Ok, I am feeling trapped in a 19th century system while trying to allow 21st century learning to happen. Is it because students don’t know how to “do” 21st century learning? Is it because they are so ingrained in a system that is outdated and they just go through the motions? I see glimpses of learning – like today when we were analyzing the European Union. Students had researched information about whether the candidate countries meet the criteria the EU has set and I had “researchers” ready for questions that would come up. Students were debating ideas like GDP, economic stability based on what they were reading, and as we needed more information the researcher would look up facts like literacy rate, etc. I really felt like students were informed, interested, and were able to enjoy the debate. Technology was not used just so students could use the internet but rather they were integrating the technology into their learning – as naturally as they text, IM, etc. It was a great day and I felt as if it was truly student learning taking place. I was the facilitator, they were learning from each other. It is not like this every day and I am continually asking why. And as the bell was ringing and students were grabbing their books and turning computers off, I wondered how to fit this type of learning into my 48 minute schedule? Why can’t the educational system focus on meeting student needs in the 21st century instead of focusing on standards of learning and testing? I know we need standards but do we need to teach to a test that a group of people who are not in classrooms have developed into a multiple choice test? When do we use multiple choice tests in life? I realize these are pretty random thoughts but I don’t think our system is working and as we look to work out the budget problems I hope we don’t lose focus on our progress. We must move forward – we cannot afford two steps back.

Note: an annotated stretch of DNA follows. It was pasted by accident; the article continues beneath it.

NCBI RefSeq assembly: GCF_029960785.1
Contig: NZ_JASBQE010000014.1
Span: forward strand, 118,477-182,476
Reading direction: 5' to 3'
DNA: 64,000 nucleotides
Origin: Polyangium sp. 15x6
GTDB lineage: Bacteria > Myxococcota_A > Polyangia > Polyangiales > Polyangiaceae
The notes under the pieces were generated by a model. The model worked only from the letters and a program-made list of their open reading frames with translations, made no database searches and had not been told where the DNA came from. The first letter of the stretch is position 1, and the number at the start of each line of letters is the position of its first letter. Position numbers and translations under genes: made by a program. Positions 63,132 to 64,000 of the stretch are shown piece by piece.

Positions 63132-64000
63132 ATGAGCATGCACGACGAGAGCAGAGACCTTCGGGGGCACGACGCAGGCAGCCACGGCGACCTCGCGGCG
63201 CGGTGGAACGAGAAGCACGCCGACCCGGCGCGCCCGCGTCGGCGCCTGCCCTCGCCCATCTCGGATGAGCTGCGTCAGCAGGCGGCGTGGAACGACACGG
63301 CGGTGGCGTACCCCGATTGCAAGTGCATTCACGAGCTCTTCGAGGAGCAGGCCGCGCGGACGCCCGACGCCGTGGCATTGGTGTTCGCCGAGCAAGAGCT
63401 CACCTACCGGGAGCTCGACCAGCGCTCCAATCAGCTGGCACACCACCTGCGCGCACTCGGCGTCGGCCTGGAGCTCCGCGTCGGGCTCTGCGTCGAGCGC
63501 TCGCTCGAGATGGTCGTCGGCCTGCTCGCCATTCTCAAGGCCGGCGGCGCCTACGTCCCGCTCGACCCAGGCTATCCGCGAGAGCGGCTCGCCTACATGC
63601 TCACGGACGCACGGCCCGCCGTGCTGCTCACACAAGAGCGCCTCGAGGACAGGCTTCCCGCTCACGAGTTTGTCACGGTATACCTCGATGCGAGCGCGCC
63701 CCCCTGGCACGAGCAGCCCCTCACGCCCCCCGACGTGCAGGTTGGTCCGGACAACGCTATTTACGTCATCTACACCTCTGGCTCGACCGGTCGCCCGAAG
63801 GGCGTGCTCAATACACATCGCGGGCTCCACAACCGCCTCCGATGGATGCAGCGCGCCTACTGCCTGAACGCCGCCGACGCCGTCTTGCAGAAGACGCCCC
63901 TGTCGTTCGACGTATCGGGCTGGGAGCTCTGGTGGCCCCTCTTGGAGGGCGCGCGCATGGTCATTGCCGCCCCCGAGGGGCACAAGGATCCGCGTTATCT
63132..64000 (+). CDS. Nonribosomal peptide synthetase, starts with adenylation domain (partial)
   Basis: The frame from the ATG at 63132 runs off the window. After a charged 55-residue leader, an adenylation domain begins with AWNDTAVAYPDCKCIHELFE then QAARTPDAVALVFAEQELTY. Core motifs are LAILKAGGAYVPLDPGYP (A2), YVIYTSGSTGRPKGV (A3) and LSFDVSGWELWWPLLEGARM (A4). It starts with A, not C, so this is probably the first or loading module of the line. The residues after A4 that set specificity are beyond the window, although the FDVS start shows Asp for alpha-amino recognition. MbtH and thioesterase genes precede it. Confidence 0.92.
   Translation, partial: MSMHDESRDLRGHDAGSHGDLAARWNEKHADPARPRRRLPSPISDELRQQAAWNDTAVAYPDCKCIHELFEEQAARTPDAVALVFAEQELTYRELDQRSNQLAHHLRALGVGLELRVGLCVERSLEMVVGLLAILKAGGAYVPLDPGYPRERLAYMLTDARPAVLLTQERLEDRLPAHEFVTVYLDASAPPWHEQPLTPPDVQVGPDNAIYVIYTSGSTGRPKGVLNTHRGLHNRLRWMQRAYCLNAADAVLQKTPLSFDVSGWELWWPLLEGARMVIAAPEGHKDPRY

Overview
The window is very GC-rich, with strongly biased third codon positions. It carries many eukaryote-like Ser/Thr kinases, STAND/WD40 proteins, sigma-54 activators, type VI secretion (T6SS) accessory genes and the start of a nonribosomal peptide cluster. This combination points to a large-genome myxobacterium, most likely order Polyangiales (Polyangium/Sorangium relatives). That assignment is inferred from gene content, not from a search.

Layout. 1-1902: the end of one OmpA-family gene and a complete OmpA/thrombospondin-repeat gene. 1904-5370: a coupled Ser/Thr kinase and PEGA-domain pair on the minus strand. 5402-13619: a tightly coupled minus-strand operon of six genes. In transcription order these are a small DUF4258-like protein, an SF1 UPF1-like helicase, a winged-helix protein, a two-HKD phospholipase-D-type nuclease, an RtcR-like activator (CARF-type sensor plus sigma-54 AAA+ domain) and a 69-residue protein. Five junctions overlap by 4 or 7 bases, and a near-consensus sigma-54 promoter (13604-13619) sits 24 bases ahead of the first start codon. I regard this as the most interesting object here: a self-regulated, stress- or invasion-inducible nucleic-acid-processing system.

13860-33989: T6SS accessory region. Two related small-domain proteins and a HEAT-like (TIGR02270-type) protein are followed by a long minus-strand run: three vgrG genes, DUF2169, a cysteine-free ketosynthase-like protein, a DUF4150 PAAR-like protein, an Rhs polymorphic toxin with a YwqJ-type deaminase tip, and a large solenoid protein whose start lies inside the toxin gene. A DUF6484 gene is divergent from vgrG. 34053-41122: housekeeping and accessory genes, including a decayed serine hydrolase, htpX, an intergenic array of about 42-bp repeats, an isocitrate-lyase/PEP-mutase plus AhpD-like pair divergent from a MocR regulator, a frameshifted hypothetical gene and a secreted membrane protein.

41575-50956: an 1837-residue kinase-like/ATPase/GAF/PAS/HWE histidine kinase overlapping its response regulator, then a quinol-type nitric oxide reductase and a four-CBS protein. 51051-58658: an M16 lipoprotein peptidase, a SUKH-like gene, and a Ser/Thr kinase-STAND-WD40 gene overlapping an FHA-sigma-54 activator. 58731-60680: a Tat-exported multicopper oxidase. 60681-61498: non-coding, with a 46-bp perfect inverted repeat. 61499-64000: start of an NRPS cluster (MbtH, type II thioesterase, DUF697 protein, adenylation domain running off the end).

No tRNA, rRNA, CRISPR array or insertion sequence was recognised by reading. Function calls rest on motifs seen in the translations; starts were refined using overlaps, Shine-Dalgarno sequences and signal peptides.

Walking into my classroom of 8th graders having them excitedly tell me about their holiday activities – Guitar Hero, playing videos, posting You Tube videos, and how many texts were flashed around the vacation world, I am struck that these kids now have to “power down” to get back to the traditional school day. Oh, I am one of the lucky ones who can provide laptops to my students and I provide a project driven class, but it within the context of 45 minute classes that are rotated around 8 periods a day. It is not the fault of the school – I am also fortunate to work at a supportive and collaborative building. But how do we get to the point where students are excited about education and don’t have to “power down” in order to get back to the traditional classroom? Listening to Daniel Pink, Alan November, Tony Wagner speak about the need for educational transformation and what our kids will need for future success, I am determined to join others in trying to be a force of change. But I also see 8th graders going through the motions of school. In my annual unit of Holocaust/Anne Frank/Europe students are usually excited about finding the right picture, quote, and music to portray their own unique digital story. They love the process including choice, voice, and being able to share their stories. This year I have not seen the same excitement. It is what Tara was experiencing and I think part of it is that this unit is not enough anymore. I need to reflect and ask critical questions about how I can get this unit even more student centered than it already is. I won’t give up. I am passionate about the need for all of us to “get it.” Our kids depend on us “getting it” – that we need to transform education into 21st Century learning. I will begin to be bold.